- The Raiders CEO was taken aback by the Director of Public Prosecutions’ request
- It later emerged that ACT Police Officer Sargeant David Power provided false evidence
- Wighton and fellow NRL player Latrell Mitchell were cleared of all charges
Seething Canberra Raiders CEO Don Furner has revealed the extraordinary demand from the ACT Office of the Director of Public Prosecutions for NRL star Jack Wighton to make a public apology following his arrest alongside Latrell Mitchell outside a nightclub in February.
Both Wighton and Mitchell saw all charges dropped in the ACT Magistrates Court earlier this week, 24 hours after a senior police officer involved in their arrests admitted making false statements in court.
The high-profile pair, who are distant cousins and will be teammates at the South Sydney Rabbitohs next season, were released after Sergeant David Power – the supervisor of a group of officers involved in the alleged incident – gave his version of the case The question admitted to the events of the evening was inaccurate.
Sergeant Power also told the court he had a “memory problem” before denying he had “made up” evidence.
The sergeant later apologized to Wighton in court.
Canberra Raiders CEO Don Furner has revealed that the ACT Office of the Director of Public Prosecutions is calling on Jack Wighton to publicly apologize following his arrest alongside Latrell Mitchell in February
Wighton and Mitchell saw all charges dropped in the ACT Magistrates Court earlier this week after a senior police officer involved in their arrests admitted providing false evidence
And now an angry Furner has told it Sydney Morning Herald how the DPP in the country’s capital urged Wighton to publicly admit his alleged wrongdoing long before the court date.
A letter was sent to Furner back in June which stated: “The prosecution believes that there is a reasonable prospect of success in this matter and that prosecuting your client is in the public interest.” [Wighton] keep going.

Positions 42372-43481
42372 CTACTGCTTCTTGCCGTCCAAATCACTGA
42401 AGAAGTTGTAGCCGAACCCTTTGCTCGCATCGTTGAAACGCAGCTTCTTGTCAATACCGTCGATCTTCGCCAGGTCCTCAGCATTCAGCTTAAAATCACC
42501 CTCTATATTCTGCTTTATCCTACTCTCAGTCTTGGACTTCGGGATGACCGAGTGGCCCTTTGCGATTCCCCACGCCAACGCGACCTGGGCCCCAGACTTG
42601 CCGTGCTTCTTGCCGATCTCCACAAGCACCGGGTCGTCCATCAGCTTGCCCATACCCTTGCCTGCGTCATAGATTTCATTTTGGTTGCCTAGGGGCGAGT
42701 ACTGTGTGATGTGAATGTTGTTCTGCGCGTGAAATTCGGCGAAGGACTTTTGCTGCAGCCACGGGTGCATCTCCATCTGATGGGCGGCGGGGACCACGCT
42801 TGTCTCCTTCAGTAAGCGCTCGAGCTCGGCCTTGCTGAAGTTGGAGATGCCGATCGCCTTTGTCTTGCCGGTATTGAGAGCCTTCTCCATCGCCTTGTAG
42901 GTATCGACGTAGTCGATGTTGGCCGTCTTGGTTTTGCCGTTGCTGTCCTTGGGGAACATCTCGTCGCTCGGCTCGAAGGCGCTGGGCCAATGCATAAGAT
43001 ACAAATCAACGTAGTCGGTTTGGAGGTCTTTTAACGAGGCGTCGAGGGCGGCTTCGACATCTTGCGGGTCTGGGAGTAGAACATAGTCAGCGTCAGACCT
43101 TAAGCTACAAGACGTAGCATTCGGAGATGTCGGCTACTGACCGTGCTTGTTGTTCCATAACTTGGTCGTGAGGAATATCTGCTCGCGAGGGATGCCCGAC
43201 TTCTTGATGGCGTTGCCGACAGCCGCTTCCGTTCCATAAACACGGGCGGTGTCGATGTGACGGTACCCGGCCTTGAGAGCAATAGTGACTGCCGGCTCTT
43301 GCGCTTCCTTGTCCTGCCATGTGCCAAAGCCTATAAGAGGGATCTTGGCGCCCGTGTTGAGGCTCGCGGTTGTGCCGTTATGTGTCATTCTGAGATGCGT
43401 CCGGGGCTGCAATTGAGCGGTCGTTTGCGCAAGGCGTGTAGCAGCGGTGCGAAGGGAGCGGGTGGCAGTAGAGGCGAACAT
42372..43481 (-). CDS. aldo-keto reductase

“Should your client agree to plead guilty to both charges and publicly apologize to both the responding police and the community for his alleged conduct, the prosecution would not argue against the claim that your client was remorseful and that he some of which should be submitted for leniency by the court in punishment.
“Of course, your client could also ask the sentencing court for leniency on the grounds that he did not request that the matter proceed to a full hearing, thereby saving court time and public resources.”
After watching the vision of the alleged incident, Furner concluded the players had done nothing wrong – and believes both football stars now have every right to sue the ACT Police.
“We went to the police and the DPP several times and demanded a reasonable explanation as to why they were picked up from a nightclub and arrested in the first place and why the matter was brought before the court,” Furner said.
“We wanted to know if something happened outside of the camera.” We take player misconduct seriously and wanted to get to the bottom of the matter.
The pair are pictured together on the night of their alleged argument in February, which led to both men being arrested
“When we heard back…” I showed this letter to our board and several attorneys we knew, and they had never seen a request like this before.
“The police and the DPP have had several chances to save money and embarrassment. But their arrogance and the dishonesty of the ACT Police were their undoing.”
Furner added that NRL stars “don’t ask for special treatment” and deserve to be “treated like normal members of the public”.
“But marching Jack up a flight of stairs with his hands behind his back, pinning him against a wall and for absolutely nothing… that was an easy narrative for her that night,” he said.
“I’m actually so glad they were found out in such a spectacular way.”